[ntp:security] NOEPEER patch

Martin Burnicki martin.burnicki at meinberg.de
Wed Aug 1 08:00:03 UTC 2018

Harlan Stenn wrote:
> Hi Martin,
> On 7/31/2018 2:47 PM, Martin Burnicki wrote:
>> Please keep in mind that w32time just sends one type of unusual request.
>> ntpd in the role of a server should handle also different unsual
>> requests gracefully.
> Yes, and I'm still trying to figure out how I can test ths with w32time
> directly, as one of the key issues is whether or not w32time requires a
> mode 1/2 response to its mode 1 request, or if it will be happy with a
> mode 3 response.  I still need to talk to Dave (and maybe Pearly) about
> this.

>From my experience with w32time I can tell that the detailed behavior of
w32time depends strongly on the w32time version, which in turn depends
on the Windows version and even on the patch level of that windows version.

So if you run a test with a w32time version that is happy with a
"server" response to a "symmetric active" request you still don't know
if other w32time versions accept this, too.

Simply sending a mode 2 response in reply to a mode 1 request has been
working for many years now, without any problem report from a w32time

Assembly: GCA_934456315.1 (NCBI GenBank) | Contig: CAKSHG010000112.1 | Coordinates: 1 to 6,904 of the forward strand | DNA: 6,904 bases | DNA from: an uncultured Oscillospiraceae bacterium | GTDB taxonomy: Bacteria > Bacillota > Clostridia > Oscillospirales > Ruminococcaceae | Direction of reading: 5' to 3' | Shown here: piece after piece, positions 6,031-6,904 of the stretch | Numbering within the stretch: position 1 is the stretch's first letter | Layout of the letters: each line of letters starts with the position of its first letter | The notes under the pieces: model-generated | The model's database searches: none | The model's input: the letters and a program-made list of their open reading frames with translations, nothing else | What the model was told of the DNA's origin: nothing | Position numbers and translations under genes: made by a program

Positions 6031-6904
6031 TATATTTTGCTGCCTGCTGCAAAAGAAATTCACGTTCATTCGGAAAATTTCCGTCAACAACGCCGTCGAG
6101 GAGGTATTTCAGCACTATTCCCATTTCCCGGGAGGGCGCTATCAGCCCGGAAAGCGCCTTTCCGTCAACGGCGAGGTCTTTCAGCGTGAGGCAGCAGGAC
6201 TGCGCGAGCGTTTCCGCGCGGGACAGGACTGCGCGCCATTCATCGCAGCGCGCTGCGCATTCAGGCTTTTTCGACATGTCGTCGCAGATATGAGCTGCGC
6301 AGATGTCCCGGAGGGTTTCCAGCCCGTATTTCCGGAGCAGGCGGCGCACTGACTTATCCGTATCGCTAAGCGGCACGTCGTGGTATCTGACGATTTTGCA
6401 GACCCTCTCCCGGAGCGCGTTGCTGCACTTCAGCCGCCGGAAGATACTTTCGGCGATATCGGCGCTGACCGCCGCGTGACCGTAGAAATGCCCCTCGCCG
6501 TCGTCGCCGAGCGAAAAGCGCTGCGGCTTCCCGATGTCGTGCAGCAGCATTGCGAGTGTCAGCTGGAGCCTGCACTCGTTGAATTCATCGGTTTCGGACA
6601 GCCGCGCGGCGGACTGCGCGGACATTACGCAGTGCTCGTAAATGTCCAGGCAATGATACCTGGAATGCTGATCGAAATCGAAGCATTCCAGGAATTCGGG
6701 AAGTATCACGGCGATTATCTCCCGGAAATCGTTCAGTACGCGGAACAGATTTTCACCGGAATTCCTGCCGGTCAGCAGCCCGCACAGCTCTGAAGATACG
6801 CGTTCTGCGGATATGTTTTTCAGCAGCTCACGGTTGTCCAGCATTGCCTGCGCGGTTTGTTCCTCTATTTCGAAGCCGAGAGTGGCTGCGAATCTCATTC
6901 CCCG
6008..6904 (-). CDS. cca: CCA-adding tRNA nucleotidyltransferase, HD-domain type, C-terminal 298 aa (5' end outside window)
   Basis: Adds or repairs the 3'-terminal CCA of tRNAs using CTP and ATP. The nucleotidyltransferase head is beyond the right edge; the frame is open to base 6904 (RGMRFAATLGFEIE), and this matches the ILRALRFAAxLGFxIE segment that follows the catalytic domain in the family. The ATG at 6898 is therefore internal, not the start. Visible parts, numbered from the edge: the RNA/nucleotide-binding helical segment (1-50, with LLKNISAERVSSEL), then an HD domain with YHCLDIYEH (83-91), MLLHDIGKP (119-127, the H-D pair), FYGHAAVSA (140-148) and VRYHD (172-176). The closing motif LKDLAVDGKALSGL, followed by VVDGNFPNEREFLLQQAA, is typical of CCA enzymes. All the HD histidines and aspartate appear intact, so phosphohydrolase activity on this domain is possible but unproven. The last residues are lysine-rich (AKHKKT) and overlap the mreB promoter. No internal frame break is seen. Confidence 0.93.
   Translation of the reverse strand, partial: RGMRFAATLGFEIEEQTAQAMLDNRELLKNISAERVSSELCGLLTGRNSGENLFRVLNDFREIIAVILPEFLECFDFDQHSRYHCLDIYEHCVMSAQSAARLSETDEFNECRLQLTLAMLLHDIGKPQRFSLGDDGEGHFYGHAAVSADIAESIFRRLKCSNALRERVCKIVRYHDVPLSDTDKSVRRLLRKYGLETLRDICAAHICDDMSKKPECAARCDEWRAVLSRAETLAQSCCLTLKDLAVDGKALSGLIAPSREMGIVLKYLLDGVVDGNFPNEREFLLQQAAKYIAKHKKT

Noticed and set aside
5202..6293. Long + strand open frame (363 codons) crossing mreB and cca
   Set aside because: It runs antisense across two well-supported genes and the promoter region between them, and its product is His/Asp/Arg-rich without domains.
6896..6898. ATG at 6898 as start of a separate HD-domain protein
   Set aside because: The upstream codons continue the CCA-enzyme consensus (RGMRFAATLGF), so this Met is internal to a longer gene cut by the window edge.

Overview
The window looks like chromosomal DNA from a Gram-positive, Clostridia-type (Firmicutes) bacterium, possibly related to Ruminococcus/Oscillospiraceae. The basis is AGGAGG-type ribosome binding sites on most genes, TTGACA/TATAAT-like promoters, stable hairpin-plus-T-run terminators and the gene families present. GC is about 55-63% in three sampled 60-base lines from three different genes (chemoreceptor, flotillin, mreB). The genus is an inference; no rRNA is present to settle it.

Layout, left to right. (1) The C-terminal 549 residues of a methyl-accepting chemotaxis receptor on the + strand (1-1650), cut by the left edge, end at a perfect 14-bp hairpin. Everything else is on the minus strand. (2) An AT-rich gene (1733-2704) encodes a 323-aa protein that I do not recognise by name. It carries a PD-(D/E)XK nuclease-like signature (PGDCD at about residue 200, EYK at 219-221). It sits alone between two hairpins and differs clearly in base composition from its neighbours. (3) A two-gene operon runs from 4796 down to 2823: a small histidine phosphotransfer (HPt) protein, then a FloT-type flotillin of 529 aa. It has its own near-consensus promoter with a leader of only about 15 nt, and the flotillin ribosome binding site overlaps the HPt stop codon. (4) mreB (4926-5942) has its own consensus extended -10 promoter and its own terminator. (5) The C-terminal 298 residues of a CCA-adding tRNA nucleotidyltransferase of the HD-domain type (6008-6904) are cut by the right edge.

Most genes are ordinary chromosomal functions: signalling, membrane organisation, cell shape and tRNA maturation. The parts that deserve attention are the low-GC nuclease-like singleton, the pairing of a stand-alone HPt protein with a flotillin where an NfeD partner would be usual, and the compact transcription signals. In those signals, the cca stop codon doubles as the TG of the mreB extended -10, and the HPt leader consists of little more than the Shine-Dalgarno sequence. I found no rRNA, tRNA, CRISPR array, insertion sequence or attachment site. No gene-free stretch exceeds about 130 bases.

user. Well, except that it stopped working after the nopeer patch,
simply because no reply is sent at all.

So why do you think this should be changed now and a "server" mode
packet be sent as response?

What would be the advantage of sending a "server" mode packet?

>>>> The original problem was that an ephemeral association was mobilized on
>>>> the local node if the remote node used a valid symmetric key, but the
>>>> remote node wasn't explicitly configured. This should be prevented by
>>>> the NOEPEER keyword.
>>> I believe we are in agreement on this point.
>>> In the past, nopeer allowed spinning up ephemeral passive peers IFF the
>>> request was authenticated.
>>> The problem was there was no way to prevent spinning up an ephemeral
>>> passive peer from an authenticated source.
>>> There are (or should be) 2 ways to prevent this.
>>> 1) noepeer
>>> 2) the 4th argument in the ntp.keys file
>> Yes, but at least in case of "nopeer" the daemon with the latest patch
>> doesnÄ't reply at all, which is not good.
> You mean "noepeer", right?

Yes, I meant "noepeer".

> I forget how "nopeer" responds to an